We wound our way through the alleys of Zanzibar Island (the more popular name for Unguja in the Zanzibar archipelago) in search of tanzanite. This rather rare semi-precious stone is said to have magical powers that heal and rejuvenate. We were in Stone Town, Unguja’s ticket to the Unesco World Heritage Site list. It was bustling with locals going about their daily chores, tourists from around the world and wayside vendors showing off their ware.
Though Stone Town is still not as famous as the beaches of Zanzibar, off the coast of Tanzania, it is intriguing and strangely compelling. The whitewashed façades of limestone buildings house the story of Zanzibar over centuries. The wealth of the Arabian and Persian traders adorns their doors and verandahs while European invasions account for the island’s syncretic character. Anglican cathedrals and Islamic mosques stand shoulder-to-shoulder in the crowded streets. One is struck by the colours of the Masai art that lines the pavements; handwoven fabric frames doorways and the aroma of spices tickles the senses.
While we continued to look for tanzanite at shops, we bought the famed Tingatinga painting — a form of local art made popular by the artist of the same name. Our guide educated us on the door styles — carved wooden, square gateways meant Arab families, brass-studded, intricately designed arches were Indian, and the simple frames were African. Finally we stopped by an open door, with a flight of steps taking us past a series of black-and-white photographs on the walls — the birthplace of Freddie Mercury aka Farrokh Bulsara, the inspiration behind Queen.
The colours of Zanzibar camouflage a dark secret of its bazaar lanes. One of the largest, and the last open slave markets of the world, the Stone Town Museum reminds us of the inhuman conditions under which East African slaves were shipped to these islands, “piled up” in flooded subterranean caverns and then sold off to wealthy households and plantation owners across the world.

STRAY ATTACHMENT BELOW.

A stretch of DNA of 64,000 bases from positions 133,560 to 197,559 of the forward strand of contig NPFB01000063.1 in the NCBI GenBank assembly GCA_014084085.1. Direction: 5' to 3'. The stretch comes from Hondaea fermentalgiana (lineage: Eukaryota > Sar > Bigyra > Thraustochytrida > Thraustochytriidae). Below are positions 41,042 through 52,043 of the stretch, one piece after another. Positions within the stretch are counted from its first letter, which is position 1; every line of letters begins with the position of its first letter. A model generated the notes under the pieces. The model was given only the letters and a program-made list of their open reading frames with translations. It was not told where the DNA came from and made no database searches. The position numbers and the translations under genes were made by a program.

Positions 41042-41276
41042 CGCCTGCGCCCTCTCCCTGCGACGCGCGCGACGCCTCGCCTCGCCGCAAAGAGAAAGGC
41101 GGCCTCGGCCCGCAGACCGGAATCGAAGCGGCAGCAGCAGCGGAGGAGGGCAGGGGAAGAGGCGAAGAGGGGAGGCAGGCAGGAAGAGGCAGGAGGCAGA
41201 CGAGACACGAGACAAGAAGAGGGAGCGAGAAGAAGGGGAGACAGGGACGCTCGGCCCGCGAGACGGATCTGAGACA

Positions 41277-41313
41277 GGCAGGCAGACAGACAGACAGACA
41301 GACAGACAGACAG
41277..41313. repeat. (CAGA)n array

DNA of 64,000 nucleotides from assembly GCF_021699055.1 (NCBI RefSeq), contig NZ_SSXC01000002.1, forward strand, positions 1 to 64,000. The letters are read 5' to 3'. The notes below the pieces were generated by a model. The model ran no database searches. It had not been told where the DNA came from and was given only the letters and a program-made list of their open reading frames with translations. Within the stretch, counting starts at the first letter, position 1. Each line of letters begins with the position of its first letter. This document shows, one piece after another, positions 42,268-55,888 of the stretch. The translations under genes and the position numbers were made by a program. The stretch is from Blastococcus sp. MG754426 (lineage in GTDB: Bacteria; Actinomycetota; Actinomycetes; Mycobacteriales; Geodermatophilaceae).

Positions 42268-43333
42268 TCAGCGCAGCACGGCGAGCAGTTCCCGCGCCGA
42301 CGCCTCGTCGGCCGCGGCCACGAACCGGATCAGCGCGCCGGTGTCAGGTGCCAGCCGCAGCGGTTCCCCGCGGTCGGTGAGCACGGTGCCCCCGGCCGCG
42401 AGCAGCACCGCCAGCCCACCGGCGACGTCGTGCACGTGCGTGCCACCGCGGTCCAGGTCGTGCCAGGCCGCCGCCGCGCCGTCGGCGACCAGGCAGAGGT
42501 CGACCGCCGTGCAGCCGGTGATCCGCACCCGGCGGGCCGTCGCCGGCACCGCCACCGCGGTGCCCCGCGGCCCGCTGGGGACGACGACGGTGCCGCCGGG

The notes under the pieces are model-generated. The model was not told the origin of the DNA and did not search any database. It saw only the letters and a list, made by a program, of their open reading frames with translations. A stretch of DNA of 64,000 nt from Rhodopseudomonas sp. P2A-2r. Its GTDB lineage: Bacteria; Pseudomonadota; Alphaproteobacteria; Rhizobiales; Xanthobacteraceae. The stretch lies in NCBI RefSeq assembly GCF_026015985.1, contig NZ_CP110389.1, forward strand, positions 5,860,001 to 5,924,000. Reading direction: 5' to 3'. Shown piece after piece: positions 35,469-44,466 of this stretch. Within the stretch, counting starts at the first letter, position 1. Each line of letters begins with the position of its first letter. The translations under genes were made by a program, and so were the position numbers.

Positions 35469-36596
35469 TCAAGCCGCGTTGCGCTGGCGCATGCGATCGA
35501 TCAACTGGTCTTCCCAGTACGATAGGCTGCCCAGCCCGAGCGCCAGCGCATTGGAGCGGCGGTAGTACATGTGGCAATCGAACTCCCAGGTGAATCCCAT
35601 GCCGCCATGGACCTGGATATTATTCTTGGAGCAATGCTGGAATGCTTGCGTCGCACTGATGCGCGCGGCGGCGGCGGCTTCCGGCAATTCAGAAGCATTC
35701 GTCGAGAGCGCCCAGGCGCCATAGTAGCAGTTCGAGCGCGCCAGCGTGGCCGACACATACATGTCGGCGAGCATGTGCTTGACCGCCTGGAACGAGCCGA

We had planned our three-day trip to Zanzibar, a part of Tanzania, at the end of an East African safari, expecting an oasis of solitude in the midst of the Indian Ocean. We were surprised to be transported back in time to a bustling 19th-century sultanate. It was like recreating an Agatha Christie screenplay of a balmy Indian summer by the oceanfront, with a hint of British colonialism against an African backdrop.
Zanzibar has a menu of beaches to choose from. The northern beaches — Nungwi and Kendwa — can get busy at times, but have spectacular resorts. Paje and Matemwe, towards the eastern shoreline, are more tidal and have some pretty walks. Pemba island is surrounded by a coral reef and just right for those who have the luxury of time. Apart from beachy pursuits such as snorkelling and scuba diving, you can simply enjoy the white sands and sunsets. The idea is to not pack too many activities but savour what you choose.
Our choice was to soak in the infinity pool of our Stone Town hotel, which stretched out to the turquoise blue ocean. We sipped bellinis (sparkling wine and peach purée cocktail) in between keeping an eye on the moody, setting sun. The performance was interrupted by the fishing sailboats and tourist yachts. The sound of Afro beats wafted in from the sandy beach below, as a group of youth engaged in their routine beach workout. The dutiful attendant filled our glasses and placed platters of delectable nibbles by the poolside.
After sunset, the heart of Zanzibar’s historic Stone Town turns into a culinary playground. Forodhani Gardens, located by the sea walk, lights up magically, as vendors sell a variety of meats and seafood on skewers: Kebabs, tandoori prawns, lobsters, grilled octopus and more. The Zanzibar “pizza” is a speciality filled with veggies and meat. The lazy promenade comes to life every night with the cacophony of vendors calling out to you, the smell of burning charcoal, dim gaslights, a crowd of tourists — and cats, which often outnumber tourists. It was these cats that drove us out of the gardens, after one feline creature expressed a deep interest in sharing our meal.
Swahili food, the local cuisine, is similar to Indian — it revels in rice, chapatis, beans, cassava, maize, stews, curries and sweets. But the mix of cultures has given birth to multiple cuisines (French, Italian, Portuguese, West Asian and Indian). Small shack-like restaurants line the waterfront.
Exploring the Stone Town market was our itinerary on the last day, before sailing back to Dar es Salaam, the capital of Tanzania. We were yet to find the “right” tanzanite when we stepped into a recommended store. The beauty of the stone was mesmerising — a vivid violet blue, not quite a sapphire, and flawless. The colours, the beauty and energy of Zanzibar were captured in this gem.